Company Seeks to Avoid Racially Offensive Shirt 

When a new president and CEO, Alan Gatlin, took over for Alma Products in 2005, he noticed employees wearing the “slave shirt.” Finding the shirts to be racially offensive, he felt embarrassed that customers and visitors to the facility would see employees wearing the shirt and be offended.  He testified that in his view, the shirts did not reflect well on the Company with customers as they tried to get new business.  Gatlin asked the human resources manager to draft a dress code policy which was implemented in early 2006.  The dress code policy did not specifically reference the “slave shirt” but included general prohibitions against clothing that displayed “vulgar/obscene phrases, remarks or images which may be racially, sexually or otherwise offensive and clothing displaying words or images derogatory to the Company . . .”  The policy also stated “[i]f you are uncertain whether an article of clothing is appropriate under this policy, follow the old adage of better safe than sorry and refrain from wearing it at work.”


After implementing the dress code in 2006, it appears that employees seldom wore the “slave shirt” to work.  However, during difficult union contract negotiations in April 2012, Gluch and other employees began wearing pro-union shirts and pins and Gluch wore the “slave shirt” to work.  Gluch’s supervisor gave Gluch the option of removing the shirt or turning it inside out so that the writing would not be visible.  When Gluch refused to do so, he was sent home without pay for wearing the shirt. 

ALJ Rejects Company’s Concerns About Racial Discrimination 

The union filed an unfair labor practice charge claiming, among other things, that the policy and the Company’s enforcement of the policy, violated the Act.  The Company argued that the shirt’s “slave” reference was offensive to African-Americans due to the history of slavery in the United States.  Noting that an important buyer from Chrysler was African-American as was a new production supervisor at the facility, the Company asserted that it was entitled to discipline Gluch for wearing the racially offensive shirt.  The ALJ rejected this argument, stating that the NLRB has repeatedly found employees to be protected even when they displayed messages that likened their working conditions to those of a slave.  The ALJ noted that the dictionary definition of “slave” does not reference race, but instead focuses on the condition of servitude or being subject to a person or influence.  In addition, given the shirt’s history that it had been worn to work over the past two decades as support for the union, the ALJ determined that it would not be seen as carrying a racial message.  Moreover, the Company had a policy prohibiting racial discrimination since the 1990s, yet had failed to take any action to prohibit wearing the “slave shirt” as racially offensive prior to Gluch’s wearing of the shirt in 2012.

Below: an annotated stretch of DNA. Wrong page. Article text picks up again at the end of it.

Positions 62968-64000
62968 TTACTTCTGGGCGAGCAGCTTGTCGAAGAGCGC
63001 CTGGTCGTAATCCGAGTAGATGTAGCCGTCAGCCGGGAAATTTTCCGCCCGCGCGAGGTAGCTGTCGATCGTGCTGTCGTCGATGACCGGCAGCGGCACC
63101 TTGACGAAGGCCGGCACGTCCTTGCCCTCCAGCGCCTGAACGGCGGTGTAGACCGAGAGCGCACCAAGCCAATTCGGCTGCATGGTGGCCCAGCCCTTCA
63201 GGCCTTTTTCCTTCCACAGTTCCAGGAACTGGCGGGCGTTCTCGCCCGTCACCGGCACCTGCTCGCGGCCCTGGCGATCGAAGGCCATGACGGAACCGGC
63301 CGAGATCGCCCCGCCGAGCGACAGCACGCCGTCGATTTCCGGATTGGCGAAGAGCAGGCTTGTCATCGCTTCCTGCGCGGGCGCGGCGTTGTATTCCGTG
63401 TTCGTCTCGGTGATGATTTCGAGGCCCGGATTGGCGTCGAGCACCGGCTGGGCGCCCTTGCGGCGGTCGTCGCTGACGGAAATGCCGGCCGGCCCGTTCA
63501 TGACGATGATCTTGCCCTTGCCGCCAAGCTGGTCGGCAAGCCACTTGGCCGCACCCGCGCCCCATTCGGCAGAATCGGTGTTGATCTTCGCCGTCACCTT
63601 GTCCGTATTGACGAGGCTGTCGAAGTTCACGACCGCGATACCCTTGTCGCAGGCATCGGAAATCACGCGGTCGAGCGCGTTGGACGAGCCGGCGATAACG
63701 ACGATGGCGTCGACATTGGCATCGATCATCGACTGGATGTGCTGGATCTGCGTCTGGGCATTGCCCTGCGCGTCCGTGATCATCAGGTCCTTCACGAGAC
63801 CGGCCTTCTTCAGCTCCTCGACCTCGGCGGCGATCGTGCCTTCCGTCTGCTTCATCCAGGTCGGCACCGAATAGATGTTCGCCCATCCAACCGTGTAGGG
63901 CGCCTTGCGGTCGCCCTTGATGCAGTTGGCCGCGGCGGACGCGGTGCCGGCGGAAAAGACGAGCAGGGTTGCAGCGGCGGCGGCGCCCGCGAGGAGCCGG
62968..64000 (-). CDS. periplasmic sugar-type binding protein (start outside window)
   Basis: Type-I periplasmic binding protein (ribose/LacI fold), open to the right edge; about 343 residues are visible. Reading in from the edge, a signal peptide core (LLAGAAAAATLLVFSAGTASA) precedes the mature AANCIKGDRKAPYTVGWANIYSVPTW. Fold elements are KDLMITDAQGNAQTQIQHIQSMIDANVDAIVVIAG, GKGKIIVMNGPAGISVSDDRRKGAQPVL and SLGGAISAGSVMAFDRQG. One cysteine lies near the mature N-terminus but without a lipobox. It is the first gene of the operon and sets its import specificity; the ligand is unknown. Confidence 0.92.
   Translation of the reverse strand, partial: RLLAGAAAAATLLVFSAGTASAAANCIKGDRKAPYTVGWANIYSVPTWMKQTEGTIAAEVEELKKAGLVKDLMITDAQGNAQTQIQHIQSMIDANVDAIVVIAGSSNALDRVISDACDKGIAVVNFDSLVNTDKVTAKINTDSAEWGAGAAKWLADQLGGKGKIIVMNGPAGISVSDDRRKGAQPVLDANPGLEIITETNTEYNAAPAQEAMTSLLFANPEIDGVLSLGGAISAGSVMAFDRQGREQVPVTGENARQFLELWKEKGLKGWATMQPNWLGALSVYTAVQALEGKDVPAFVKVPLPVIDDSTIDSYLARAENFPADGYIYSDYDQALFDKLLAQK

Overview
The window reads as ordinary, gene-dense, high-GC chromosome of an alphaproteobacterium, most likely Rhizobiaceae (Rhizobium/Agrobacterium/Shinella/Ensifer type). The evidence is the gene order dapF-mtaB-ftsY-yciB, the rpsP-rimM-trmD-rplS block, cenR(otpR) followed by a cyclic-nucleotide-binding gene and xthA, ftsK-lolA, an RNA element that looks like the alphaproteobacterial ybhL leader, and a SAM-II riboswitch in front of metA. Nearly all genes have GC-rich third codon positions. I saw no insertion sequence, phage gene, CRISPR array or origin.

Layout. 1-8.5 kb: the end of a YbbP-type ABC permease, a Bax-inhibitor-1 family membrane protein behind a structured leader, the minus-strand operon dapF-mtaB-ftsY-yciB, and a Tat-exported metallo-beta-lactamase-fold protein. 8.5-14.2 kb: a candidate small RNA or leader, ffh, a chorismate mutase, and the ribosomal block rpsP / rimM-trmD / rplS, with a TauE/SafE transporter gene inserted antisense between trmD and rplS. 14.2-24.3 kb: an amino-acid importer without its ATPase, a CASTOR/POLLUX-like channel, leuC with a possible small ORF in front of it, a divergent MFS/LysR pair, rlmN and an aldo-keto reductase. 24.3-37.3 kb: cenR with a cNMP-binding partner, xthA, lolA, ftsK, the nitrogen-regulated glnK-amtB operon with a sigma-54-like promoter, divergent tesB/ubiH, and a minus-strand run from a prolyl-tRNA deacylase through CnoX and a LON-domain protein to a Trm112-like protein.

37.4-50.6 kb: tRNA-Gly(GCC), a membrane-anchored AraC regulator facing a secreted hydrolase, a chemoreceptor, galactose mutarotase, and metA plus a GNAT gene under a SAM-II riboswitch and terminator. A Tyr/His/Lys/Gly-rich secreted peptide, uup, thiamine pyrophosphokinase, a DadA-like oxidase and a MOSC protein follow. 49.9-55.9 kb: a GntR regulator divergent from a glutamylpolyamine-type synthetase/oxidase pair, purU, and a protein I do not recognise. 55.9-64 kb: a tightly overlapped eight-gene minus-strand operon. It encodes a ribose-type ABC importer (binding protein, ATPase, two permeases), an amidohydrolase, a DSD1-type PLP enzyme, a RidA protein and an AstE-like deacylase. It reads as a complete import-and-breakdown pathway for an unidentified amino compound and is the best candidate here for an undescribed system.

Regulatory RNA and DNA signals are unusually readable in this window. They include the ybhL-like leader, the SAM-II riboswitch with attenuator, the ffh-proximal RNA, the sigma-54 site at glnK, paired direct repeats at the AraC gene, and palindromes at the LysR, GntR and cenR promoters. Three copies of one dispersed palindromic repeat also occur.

Key to the ALJ’s analysis of the dress code policy was its general prohibition of words or images that are derogatory to the Company.  The ALJ found that the policy interfered with employees’ Section 7 activity, such as protected statements to coworkers, supervisors or third parties who deal with the Company, because it would prohibit employees from objecting to their working conditions and seeking the support of others in improving them.  The dress code policy was found to be unlawfully overbroad because it prohibits all communications derogatory to the company regardless of whether the words are racially or sexually discriminatory or are protected as concerted activities under the National Labor Relations Act.  In addition, by directing employees to be “safe” not “sorry,” the ALJ stated that the policy directs employees to construe the prohibition on derogatory comments such that it prohibits Section 7 activity.